You can sign up for the Europe&You newsletter via the blue button at the top right of the screen to keep up to date with all things Brexit and the EU.
Have you been receiving letters from the British government either urging you to 'get ready for Brexit' or advising you what you need to do to ensure you have health cover in future?
Boris Johnson's government is desperately trying to get word out to the 1.3 million Brits in the EU including 200,000 pensioners that they need to take action to prepare for Brexit on “October 31st”.
“The UK is leaving the European Union (EU) on 31 October 2019,” reads a letter sent from the NHS Business Services Authority that is aimed at warning British pensioners what they need to do to ensure their health costs will be covered in future.
The government announced this week that their healthcare costs would be covered for up to six months in a no-deal Brexit.
“The UK Government is working hard to secure a deal covering healthcare arrangements, but this letter provides guidance as to what you should do now if the UK leaves the EU without securing a deal.”
“You should be ready for possible permanent changes to how you access healthcare if there is a no- deal Brexit,” British pensioners are warned before being advised on what action to take including possibly getting private health insurance.
But the letters are been causing a certain amount of stress for pensioners, many of whom are receiving treatment for serious ongoing health conditions.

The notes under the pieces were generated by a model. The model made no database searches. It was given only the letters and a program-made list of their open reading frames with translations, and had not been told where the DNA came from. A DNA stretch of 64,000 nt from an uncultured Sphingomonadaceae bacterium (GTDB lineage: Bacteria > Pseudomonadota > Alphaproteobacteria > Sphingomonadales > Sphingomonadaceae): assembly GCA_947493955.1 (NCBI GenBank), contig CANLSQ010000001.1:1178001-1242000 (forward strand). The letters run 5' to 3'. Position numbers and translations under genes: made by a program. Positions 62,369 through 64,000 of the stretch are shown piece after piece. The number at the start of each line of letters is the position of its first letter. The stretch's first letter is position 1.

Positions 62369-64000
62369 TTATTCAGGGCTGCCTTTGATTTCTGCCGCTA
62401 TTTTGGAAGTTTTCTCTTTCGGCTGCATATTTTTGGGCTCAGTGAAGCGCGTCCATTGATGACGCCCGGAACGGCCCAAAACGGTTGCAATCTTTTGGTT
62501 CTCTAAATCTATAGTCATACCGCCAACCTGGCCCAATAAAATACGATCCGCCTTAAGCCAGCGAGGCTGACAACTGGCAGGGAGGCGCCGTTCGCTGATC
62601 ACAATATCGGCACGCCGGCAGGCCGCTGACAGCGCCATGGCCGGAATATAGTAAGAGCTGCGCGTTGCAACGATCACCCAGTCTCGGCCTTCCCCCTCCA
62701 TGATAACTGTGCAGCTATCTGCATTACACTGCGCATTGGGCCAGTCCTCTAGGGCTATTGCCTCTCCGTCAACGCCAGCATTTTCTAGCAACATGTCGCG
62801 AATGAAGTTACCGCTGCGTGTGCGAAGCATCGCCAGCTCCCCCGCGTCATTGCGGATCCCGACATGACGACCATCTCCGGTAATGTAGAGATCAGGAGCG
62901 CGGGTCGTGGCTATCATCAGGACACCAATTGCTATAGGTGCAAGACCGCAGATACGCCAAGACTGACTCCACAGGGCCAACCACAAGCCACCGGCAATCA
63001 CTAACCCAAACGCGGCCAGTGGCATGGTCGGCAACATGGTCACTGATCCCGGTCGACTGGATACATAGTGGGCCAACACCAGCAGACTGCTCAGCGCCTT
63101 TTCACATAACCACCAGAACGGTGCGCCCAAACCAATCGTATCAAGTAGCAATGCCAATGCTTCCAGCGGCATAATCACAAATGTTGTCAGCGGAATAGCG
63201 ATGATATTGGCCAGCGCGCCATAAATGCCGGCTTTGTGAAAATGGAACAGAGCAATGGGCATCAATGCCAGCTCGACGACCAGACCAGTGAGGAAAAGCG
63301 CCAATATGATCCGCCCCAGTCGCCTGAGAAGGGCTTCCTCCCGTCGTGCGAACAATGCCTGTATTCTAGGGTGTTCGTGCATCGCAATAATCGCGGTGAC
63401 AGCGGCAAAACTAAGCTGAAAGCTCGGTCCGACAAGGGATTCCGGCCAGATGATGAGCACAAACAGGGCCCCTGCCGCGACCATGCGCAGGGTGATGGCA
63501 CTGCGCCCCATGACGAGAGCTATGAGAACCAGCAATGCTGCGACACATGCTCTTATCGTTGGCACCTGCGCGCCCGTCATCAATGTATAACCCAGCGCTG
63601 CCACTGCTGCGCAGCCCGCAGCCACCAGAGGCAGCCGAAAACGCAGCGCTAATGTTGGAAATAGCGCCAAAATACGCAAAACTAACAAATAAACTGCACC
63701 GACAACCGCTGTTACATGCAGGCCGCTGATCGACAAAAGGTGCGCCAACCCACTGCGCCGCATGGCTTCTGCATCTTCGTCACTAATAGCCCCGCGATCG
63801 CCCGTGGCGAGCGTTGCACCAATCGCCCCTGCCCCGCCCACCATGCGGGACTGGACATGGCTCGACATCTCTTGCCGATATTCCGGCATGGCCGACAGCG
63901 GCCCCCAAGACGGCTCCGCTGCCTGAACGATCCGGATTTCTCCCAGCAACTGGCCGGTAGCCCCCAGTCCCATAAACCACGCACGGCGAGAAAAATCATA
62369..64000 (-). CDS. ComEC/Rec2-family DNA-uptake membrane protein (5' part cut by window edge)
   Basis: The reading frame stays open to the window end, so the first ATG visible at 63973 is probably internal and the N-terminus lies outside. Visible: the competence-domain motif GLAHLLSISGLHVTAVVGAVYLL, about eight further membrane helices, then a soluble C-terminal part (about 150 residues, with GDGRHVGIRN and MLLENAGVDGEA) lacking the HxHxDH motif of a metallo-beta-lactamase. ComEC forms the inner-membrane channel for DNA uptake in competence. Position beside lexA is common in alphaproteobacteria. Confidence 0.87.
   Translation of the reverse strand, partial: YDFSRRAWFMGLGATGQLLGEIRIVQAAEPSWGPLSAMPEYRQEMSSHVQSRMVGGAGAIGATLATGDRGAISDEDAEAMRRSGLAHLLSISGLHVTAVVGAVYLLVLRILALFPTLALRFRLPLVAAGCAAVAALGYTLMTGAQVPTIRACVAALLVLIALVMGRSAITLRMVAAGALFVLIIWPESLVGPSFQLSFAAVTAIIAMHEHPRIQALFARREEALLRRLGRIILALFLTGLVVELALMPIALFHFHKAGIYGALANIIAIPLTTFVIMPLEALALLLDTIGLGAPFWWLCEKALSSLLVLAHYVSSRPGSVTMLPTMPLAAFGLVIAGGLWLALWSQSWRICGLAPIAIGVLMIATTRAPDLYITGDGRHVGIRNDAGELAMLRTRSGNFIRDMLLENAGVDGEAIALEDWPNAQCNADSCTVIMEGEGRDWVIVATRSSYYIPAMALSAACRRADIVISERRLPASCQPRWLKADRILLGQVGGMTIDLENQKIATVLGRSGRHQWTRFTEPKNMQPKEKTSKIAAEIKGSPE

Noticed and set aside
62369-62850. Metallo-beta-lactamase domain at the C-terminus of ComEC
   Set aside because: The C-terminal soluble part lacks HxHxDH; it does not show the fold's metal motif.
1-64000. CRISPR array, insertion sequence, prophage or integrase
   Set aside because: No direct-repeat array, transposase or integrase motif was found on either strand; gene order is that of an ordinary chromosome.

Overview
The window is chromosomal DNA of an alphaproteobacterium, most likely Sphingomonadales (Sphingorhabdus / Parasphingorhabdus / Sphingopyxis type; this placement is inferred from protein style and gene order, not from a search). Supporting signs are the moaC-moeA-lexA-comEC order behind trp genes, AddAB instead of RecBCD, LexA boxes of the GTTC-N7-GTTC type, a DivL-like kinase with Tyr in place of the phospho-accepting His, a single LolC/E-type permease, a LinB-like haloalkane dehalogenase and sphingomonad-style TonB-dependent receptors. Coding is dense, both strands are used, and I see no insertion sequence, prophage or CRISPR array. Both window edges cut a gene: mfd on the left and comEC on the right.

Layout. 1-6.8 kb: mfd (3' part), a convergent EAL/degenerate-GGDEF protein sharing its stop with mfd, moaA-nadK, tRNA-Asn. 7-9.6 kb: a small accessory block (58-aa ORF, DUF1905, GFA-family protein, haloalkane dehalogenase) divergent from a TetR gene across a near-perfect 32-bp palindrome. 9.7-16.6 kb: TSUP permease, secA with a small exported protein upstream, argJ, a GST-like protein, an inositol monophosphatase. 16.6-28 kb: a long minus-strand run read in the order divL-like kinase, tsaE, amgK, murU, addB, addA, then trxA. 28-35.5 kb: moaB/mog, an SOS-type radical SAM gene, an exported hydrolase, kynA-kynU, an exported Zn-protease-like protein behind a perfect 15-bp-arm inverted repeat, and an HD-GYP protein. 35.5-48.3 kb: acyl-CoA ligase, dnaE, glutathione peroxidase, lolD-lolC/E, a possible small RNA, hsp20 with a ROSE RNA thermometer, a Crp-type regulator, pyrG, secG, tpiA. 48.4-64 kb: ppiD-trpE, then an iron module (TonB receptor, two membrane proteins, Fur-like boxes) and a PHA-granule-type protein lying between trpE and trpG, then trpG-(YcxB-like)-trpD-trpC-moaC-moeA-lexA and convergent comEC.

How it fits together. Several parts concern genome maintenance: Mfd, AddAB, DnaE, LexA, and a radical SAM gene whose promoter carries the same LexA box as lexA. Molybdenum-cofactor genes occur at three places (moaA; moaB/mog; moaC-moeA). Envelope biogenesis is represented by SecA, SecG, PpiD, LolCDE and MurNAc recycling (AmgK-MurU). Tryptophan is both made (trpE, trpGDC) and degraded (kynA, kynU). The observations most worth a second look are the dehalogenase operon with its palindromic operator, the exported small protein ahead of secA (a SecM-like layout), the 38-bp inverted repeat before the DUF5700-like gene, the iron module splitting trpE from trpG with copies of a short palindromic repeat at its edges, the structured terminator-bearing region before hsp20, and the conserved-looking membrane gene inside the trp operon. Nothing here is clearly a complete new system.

The healthcare one is very very unclear and is causing alarm (again!),” Kalba Meadows from British in Europe and France Rights tells The Local.
“It's not at all clear about the six month transitional arrangement and anyone reading it who isn't following the updates is likely to panic when the read this sentence “The UK’s participation in the S1 scheme will continue until at least 31 October 2019.”
“I think it's a great shame – and really concerning – that the government's communications on health care haven't been clearer – it's such a fundamental issue for people, and especially those with serious health conditions, and the Department of Health and Social Care needs to be sensitive to that.
“It should be the UK government's job to inform and communicate – instead we find ourselves doing it for them in order to mitigate the panic and the damage that letters like this are inadvertently doing,” said Meadows.
If you are pensioner on the S1 scheme and haven't yet received a letter from the British government you can read it HERE.
If you wanted to know why the letters and indeed the government's announcement have caused such anger among recipients then our columnist Sue Wilson from Bremain in Spain explains.
“Like thousands of others, I moved to Spain expecting free healthcare for life. I paid into the National Health Service for 38 years. I did not envisage paying for private healthcare or prescription charges in my retirement,” she writes.
“National Health Insurance has that name for a reason. When you pay into an insurance policy for years, you expect payback when it’s required. Whether I spend my retirement in Bradford, Bournemouth or Barcelona should not make any difference to the cover I receive.” For more from Sue Wilson click on the link below.
All Brits in France and around the EU are also being sent letters from the ambassador telling them to get ready for Brexit. It includes instructions for what to do in the event of a no deal Brexit including that they will need to apply for residency within six months.
And the government is also sending out a third letter outlining that if the UK leaves without a deal, pensions for those in the EU will be uprated for a further 3 years.
Here are three other Brexit related articles from our sites this week that might interest you.
Thanks for reading.
Remember to email me your questions at [email protected]
Managing Editor, The Local Europe